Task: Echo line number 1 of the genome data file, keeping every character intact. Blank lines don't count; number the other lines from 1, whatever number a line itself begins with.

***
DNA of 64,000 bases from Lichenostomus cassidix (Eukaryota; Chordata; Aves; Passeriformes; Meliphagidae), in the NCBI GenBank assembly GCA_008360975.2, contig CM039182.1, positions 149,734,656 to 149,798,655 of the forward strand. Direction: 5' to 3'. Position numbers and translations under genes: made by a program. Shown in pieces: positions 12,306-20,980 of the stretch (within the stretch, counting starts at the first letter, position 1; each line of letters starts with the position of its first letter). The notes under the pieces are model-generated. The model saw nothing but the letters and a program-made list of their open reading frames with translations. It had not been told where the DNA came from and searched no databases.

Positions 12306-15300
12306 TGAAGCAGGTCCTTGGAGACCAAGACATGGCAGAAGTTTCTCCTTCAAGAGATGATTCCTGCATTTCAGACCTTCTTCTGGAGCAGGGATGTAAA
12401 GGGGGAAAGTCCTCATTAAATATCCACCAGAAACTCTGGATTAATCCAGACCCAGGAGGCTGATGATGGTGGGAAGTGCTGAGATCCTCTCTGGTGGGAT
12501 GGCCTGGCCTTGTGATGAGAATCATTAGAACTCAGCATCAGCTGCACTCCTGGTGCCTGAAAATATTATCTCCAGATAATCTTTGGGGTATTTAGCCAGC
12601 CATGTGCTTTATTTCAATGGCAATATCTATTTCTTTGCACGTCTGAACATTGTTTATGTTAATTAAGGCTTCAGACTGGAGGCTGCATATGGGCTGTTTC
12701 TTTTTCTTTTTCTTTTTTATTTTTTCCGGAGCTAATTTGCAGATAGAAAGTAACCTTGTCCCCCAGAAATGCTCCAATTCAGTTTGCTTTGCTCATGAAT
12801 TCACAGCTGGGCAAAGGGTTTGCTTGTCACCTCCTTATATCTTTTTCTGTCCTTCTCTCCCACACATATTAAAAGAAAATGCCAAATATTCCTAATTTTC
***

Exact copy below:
DNA of 64,000 bases from Lichenostomus cassidix (Eukaryota; Chordata; Aves; Passeriformes; Meliphagidae), in the NCBI GenBank assembly GCA_008360975.2, contig CM039182.1, positions 149,734,656 to 149,798,655 of the forward strand. Direction: 5' to 3'. Position numbers and translations under genes: made by a program. Shown in pieces: positions 12,306-20,980 of the stretch (within the stretch, counting starts at the first letter, position 1; each line of letters starts with the position of its first letter). The notes under the pieces are model-generated. The model saw nothing but the letters and a program-made list of their open reading frames with translations. It had not been told where the DNA came from and searched no databases.